|Publication number||US4249637 A|
|Application number||US 06/080,073|
|Publication date||Feb 10, 1981|
|Filing date||Sep 28, 1979|
|Priority date||Sep 28, 1979|
|Also published as||CA1132111A1|
|Publication number||06080073, 080073, US 4249637 A, US 4249637A, US-A-4249637, US4249637 A, US4249637A|
|Inventors||David A. Glasgow|
|Original Assignee||Glasgow David A|
|Export Citation||BiBTeX, EndNote, RefMan|
|Patent Citations (5), Referenced by (9), Classifications (4)|
|External Links: USPTO, USPTO Assignment, Espacenet|
This invention relates to stepladders, and more particularly to a tripod stepladder.
In the conventional stepladder design, the stepladder includes the steps or ladder portion which is hinged to the leg structure. Conventional stepladders of this type are somewhat stable in a front and rear direction when unfolded but are laterally unstable. If the user leans laterally from the ladder, there is danger of the ladder tipping over. There have been certain prior art attempts to laterally stabilize stepladders with a tripod design, but these efforts were apparently unsuccessful because of the particular design used.
It is therefore an object of this invention to provide a novel tripod stepladder, of simple and inexpensive construction, which, when in the unfolded position, provides an extremely stable structure.
More specifically, it is an object of this invention to provide a novel tripod stepladder having legs which are hinged to the ladder platform to permit lateral swinging as well as fore-and-aft swinging movement thereof, and having a unique linkage which releasably locks the legs of the ladder in the unfolded position.
These and other objects and advantages of this invention will more fully appear from the following description made in connection with the accompanying drawings, wherein like reference characters refer to the same or similar parts throughout the several views.
FIG. 1 is a perspective view of the novel ladder in unfolded position;
FIG. 2 is a side elevational view of the ladder in folded position;
FIG. 3 is an enlarged fragmentary perspective view of certain elements thereof;
FIG. 4 is a fragmentary perspective view of a portion of the ladder illustrating the details of the construction of the hinge mechanism; and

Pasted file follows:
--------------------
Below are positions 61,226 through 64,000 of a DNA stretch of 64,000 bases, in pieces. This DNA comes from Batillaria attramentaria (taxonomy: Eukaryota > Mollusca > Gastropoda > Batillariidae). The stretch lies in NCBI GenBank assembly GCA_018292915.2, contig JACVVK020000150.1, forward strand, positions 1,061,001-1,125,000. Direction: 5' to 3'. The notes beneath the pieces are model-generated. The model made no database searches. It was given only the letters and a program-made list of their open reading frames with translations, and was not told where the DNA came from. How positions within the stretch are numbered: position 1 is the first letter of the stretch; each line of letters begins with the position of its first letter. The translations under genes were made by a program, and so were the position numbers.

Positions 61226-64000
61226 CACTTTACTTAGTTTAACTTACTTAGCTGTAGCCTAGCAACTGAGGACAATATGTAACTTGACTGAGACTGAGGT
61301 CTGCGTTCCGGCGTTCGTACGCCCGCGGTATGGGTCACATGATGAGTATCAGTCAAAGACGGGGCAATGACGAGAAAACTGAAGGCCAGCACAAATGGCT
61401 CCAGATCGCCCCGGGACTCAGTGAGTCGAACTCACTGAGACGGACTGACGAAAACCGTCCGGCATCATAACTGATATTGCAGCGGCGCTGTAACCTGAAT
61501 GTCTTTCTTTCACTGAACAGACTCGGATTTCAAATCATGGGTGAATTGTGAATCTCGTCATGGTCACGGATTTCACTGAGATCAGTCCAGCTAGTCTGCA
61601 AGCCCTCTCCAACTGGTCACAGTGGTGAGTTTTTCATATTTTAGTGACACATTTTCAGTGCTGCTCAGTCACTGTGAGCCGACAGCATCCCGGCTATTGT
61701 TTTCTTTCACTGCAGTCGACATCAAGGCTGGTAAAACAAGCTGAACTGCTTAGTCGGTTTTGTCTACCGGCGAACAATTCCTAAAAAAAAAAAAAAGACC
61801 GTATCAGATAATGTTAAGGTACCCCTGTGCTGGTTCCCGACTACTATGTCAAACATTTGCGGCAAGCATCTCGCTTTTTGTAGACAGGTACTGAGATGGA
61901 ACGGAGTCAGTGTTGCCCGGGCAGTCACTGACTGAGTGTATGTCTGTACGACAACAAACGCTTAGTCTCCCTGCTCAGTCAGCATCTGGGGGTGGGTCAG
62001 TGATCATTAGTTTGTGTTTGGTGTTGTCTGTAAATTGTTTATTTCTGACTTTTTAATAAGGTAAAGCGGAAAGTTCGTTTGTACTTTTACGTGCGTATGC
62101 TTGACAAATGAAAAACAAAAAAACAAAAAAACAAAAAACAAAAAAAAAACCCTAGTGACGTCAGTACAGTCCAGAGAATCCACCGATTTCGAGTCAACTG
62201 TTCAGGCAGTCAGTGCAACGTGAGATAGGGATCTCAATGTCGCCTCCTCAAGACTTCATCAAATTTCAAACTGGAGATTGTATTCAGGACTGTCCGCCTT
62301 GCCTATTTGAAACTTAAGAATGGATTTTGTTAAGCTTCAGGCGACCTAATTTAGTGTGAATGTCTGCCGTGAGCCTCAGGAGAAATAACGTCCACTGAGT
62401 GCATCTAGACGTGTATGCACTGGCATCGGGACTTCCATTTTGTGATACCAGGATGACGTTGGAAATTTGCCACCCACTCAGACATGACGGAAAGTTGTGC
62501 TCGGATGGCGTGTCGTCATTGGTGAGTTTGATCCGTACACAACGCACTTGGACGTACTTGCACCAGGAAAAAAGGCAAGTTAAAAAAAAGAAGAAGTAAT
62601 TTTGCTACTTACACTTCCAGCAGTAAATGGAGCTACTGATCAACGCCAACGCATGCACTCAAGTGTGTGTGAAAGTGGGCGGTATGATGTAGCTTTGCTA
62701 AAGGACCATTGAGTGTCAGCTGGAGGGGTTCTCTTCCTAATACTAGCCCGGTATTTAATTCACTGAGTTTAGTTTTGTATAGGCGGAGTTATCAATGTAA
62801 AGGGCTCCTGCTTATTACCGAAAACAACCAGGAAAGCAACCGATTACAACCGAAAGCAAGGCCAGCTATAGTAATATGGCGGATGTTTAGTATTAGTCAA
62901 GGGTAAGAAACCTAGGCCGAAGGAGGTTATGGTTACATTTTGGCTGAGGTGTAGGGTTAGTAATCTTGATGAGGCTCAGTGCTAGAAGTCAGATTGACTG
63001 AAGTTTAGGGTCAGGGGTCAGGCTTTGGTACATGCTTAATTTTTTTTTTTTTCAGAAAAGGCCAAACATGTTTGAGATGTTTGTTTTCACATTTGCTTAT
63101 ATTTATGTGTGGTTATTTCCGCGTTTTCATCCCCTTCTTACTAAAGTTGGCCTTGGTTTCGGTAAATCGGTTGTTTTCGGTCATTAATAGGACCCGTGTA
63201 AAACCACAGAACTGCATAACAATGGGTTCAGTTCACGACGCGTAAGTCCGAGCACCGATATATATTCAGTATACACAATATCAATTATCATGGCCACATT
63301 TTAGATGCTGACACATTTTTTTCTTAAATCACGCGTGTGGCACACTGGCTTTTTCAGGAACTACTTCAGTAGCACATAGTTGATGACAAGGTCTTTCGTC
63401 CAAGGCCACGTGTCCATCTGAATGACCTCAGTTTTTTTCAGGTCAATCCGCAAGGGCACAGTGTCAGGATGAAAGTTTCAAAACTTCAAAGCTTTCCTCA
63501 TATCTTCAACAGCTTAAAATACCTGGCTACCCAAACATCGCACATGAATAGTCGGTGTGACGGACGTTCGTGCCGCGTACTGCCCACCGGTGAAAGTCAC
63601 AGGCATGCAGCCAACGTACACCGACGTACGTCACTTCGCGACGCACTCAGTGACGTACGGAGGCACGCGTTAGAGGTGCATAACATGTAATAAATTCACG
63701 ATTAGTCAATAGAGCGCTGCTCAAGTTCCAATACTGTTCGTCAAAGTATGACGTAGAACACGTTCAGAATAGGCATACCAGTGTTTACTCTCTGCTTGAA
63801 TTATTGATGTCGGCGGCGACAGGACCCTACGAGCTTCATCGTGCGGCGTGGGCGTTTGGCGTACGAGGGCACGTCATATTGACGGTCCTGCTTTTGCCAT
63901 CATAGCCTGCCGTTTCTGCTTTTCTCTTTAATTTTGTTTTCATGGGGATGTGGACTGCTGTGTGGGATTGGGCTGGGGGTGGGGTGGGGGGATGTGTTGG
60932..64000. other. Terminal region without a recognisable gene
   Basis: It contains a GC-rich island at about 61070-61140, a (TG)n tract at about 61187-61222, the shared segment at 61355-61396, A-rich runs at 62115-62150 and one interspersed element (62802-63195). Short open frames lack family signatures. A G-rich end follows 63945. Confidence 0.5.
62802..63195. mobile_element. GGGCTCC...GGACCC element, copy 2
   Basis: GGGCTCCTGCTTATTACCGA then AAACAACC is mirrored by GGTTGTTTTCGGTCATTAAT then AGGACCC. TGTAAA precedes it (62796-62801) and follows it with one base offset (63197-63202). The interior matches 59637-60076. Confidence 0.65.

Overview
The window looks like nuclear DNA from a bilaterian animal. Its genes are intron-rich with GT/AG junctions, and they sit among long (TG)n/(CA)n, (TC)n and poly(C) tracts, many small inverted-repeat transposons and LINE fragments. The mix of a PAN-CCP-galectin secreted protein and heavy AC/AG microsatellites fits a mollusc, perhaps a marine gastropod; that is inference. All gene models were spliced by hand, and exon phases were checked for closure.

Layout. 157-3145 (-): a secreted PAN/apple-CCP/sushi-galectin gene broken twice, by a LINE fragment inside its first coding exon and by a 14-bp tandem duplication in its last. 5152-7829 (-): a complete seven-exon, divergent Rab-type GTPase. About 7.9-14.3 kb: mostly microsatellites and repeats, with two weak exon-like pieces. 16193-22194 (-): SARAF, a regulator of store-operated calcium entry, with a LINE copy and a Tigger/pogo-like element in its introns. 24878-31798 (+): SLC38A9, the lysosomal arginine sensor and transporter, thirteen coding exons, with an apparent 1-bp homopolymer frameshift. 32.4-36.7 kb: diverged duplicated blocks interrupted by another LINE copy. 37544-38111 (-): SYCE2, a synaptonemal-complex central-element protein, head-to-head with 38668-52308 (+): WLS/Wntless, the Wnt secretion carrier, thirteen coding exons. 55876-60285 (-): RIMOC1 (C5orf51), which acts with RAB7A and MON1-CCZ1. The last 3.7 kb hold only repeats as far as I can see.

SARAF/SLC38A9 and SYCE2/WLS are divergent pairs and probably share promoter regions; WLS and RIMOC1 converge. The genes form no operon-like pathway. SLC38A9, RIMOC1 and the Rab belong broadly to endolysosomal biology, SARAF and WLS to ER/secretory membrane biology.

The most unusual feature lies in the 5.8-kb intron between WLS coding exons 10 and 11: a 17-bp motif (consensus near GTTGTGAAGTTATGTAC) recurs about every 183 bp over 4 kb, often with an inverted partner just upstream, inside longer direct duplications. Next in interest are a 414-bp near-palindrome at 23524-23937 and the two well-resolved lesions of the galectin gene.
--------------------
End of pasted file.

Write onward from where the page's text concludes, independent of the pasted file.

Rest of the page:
FIG. 5 is a top plan view of the ladder in unfolded position.
Referring now to the drawings, and more specifically to FIG. 1, it will be seen that one embodiment of my novel tripod stepladder, designated generally by the reference numeral 10, is thereshown. The stepladder 10 includes a ladder portion comprised of a pair of elongate, substantially straight, generally rectangular shaped stiles or siderails 11, each having a foot element 12 secured to the lower end thereof. Vertically spaced apart, substantially flat rungs or steps 13 extend between and are rigidly connected to the stiles 11. Suitable transverse braces 14 extend between the lower step 13 and the stiles 11, as best seen in FIG. 1.
It is pointed out that the entire stepladder is formed of a suitable rigid material, preferably of lightweight metal such as aluminum, although other rigid materials may be used. The stepladder is provided with a substantially flat, generally rectangular shaped platform at its upper end. The platform 15 is provided with a downturned front flange 16, a downturned rear flange 17, and downturned side flanges 18, the latter being secured by rivets 19 to the upper ends of the stiles 11.
The stepladder 10 also includes a pair of elongate, substantially straight legs 20, each having a foot element 21 secured to the lower end thereof, and each being pivotally connected to the platform 15 by hinge device 22. The hinge device 22 includes a substantially flat, generally rectangular shaped hinge plate 23 having side flanges 24 integral therewith. It will be seen that the side flanges 24 are secured to the side flanges 18 of the platform 15 by pivot bolts 25 provided with suitable nuts 26. The hinge place 23 is pivotal relative to the platform 15 in the fore-and-aft direction about an axis disposed substantially parallel to the steps 13.
The upper ends of the legs 20 are pivoted to the hinge plate 23 by suitable pivot bolt assembly 27 which permit lateral swinging of each leg independently of the other leg about an axis disposed substantially normal to the pivotal axis between the hinge plate and platform 15. With this arrangement, it will be seen that the legs and hinge 23 may swing as a unit in a fore and aft direction, and that the legs may swing independently of each other in a lateral direction about their respective axes.
Means are provided for limiting swinging movement of the legs and the hinge plate 23 about the pivotal axis between the platform 15 and the hinge plate 23. This means includes a pair of toggle linkages 28 each extending between and interconnecting one of the legs 20 with one of the stiles 11. The toggle linkage 28 includes an elongate link 29 which has one end thereof pivotally connected to one of the legs 20 and is pivotally connected by a pivot 29a to one end of a second link 30 which has its other end pivotally connected to one of the stiles 11. The link 29 has an offset stop element 31 integral with one end thereof and projecting laterally therefrom. It will be seen that the stop element 31 terminates in a lip 32 as best seen in FIG. 3. This stop element limits pivotal movement of the toggle linkage in a well known manner.